The QF-4 Aerial Target mission is winding down and two of the aircraft visited Hill Air Force Base, Utah, Oct. 25, 2016, so that those who have supported F-4 Phantom IIs over the years could see them one last time.
The visit–touted as the ‘Phinal Phantom Phlight’–was hosted by the Air Force Life Cycle Management Center, F/QF-4 System Program Office here. Events included a flyby, luncheon, and static display.
Holloman AFB, N.M., pilots Lt. Col. Ron King, 82nd Aerial Targets Squadron, Detachment 1 commander, and Jim Harkins performed two flybys, then landed here at noon and taxied toward base operations where they were greeted by Airmen and civilians.
“I felt like we had an opportunity and an obligation to get this aircraft on the road one more time because so many people have this connection with it,” said King during luncheon remarks. “It’s just been absolutely amazing for me to do this.”
QF-4s are basic F-4s reconfigured for unmanned flight and used in Full-Scale Aerial Target missions.
The FSAT mission is to provide aerial targets for all Defense Department weapon systems. When flown in threat representative configuration, QF-4s were oftentimes shot at and destroyed during Live Fire Test & Evaluation missions and Air Combat Command’s Weapon System Evaluation Program.
The QF-4 program, which stood up in the 1990s after the 309th Aerospace Maintenance and Regeneration Group at Davis-Monthan AFB, Ariz., began regenerating F-4s, is now in the ’Sundown’ phase of its lifecycle. In May 2015, all remaining QF-4s were transferred to Holloman AFB for final operations. The last unmanned mission in a threat representative configuration was flown Aug. 17, 2016, and unmanned operations ended in September. The last manned QF-4 flight is planned for Dec. 21.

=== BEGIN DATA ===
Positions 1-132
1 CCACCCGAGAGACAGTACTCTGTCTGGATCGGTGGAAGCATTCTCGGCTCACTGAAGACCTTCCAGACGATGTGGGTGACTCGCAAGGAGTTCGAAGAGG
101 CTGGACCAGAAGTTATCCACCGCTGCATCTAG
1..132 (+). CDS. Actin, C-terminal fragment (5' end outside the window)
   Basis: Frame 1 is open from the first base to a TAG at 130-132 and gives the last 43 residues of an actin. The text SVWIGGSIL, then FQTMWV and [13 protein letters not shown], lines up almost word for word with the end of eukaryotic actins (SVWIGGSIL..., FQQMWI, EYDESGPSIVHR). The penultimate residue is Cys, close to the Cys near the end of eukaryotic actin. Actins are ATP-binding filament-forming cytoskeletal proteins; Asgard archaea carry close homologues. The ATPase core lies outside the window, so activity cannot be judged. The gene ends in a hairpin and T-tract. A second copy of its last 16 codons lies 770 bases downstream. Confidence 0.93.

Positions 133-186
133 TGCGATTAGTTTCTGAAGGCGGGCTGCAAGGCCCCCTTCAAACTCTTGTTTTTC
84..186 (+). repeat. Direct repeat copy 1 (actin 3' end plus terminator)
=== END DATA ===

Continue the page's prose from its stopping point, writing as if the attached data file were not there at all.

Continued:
During the program’s lifecycle, it was not unusual for these ‘unmanned’ aircraft to be flown by pilots.
“Ironically, the majority of QF-4 missions are flown in the manned configuration to support manned presentations (validation tests of non-lethal weapon system components), unmanned flight chase missions, and pilot proficiency training,” said Scott Johnson, Air Force Life Cycle Management Center F-4 system program manager. “QF-4s also participate in the Heritage Flight Foundation’s effort to share air power history with the public.”
Johnson also noted that before becoming operational, each QF-4 had to be checked out with a human inside.
“One of the checks was to fly the aircraft with a pilot in the cockpit while it was controlled from the ground station in what’s called a ‘manned-coupled mission,’” he said. “It then became part of the local QF-4 fleet and remained in a manned configuration until it was needed for an unmanned flight to support an FSAT mission.”
The end of the QF-4 mission does not mean the AFLCMC F/QF-4 System Program Office here will stand down. Besides the F/QF-4 program, the office also has System Program Management responsibility for 12 other Mission Design Series Proven Aircraft (retired U.S. Air Force aircraft acquired and operated by other agencies and countries to include NASA and 44 Foreign Military Sales customers around the world) such as the F-4, F-5, A-37, T-37, B-57, C-47, OV-10, and O-2, to name a few.
“It has been the privilege and honor for the men and women of the Proven Aircraft SPO to be a part of the F-4 Phantom II’s long and glorious history,” said Johnson. “The success of the QF 4 FSAT program has been the result of a great team working toward a common goal for the better part of 20 years.”
The current fleet of QF-4s at Holloman AFB consists of 13 aircraft. At the end of the program, those still remaining will have their engines and hazardous materials removed and be towed to the White Sands Missile Range for use as ground targets.
The QF-16 will replace the QF-4.